While some of the 2016 presidential candidates from both the Democrat and Republican parties have weighed in on the state of the U.S. Space Program and have shared their thoughts about how they would deal with the future of NASA, one country is not wasting anytime in beefing up its own chance to supersede America in the race to contact extra-terrestrial life.
On Tuesday, China’s state-run Xinhua news agency reported that 9,100 citizens of the communist nation will be forcibly removed from their homes so that Beijing can hunt for aliens in outerspace.
The affected residents are from a poor area in the mountainous southwestern province of Guizhou and will be evacuated during the final stages of installing the world’s largest radio telescope, FAST (or five-hundred-meter aperture spherical radio telescope).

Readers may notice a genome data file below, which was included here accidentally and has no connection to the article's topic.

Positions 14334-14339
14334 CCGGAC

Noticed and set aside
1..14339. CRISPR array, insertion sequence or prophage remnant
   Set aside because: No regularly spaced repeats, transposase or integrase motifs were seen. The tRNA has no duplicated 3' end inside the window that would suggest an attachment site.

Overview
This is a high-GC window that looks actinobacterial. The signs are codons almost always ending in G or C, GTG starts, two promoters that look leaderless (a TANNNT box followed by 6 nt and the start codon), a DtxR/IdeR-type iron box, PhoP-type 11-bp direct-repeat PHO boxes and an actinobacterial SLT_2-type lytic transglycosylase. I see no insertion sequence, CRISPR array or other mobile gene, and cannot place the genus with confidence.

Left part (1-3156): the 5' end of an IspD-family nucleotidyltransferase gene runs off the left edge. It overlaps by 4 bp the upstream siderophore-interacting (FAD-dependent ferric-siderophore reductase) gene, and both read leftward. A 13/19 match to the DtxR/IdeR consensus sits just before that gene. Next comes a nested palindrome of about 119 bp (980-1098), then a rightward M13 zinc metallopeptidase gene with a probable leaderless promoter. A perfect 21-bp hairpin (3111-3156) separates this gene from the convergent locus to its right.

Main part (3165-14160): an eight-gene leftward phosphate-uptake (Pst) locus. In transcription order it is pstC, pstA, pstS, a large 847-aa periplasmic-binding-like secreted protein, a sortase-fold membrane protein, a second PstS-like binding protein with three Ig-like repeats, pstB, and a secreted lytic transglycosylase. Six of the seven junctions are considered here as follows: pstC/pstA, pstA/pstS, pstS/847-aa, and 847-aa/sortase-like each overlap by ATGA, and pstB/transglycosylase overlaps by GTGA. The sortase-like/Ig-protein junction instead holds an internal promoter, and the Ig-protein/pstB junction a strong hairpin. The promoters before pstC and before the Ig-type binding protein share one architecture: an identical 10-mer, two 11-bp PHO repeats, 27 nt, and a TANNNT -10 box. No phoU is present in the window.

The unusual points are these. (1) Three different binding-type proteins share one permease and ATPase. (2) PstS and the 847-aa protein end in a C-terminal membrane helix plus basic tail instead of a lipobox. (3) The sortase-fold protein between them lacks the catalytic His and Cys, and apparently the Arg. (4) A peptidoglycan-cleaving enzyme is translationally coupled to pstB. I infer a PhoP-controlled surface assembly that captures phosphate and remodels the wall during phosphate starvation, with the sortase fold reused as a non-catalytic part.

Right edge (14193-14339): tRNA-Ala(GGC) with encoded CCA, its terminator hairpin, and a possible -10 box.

According to Chinese astronomer Shi Zhicheng, the telescope is designed to make contact with extraterrestrials and to discover the origins of the universe.
Shi claims, “If intelligent aliens exist, the messages that they produced or left behind, if they are being transmitted through space, can be detected and received by FAST.”
The giant telescope — which is more than five American football fields in diameter — has cost the Chinese government more than $180 million since construction commenced in 2011. China reportedly will pay each displaced resident about $1,800 to move to one of four settlements that have been set up.
Apparently, everything about the location of the new telescope is perfect for possible contact with aliens — except for the current residents whose families have lived there for thousands of years.
h/t: Foreign Policy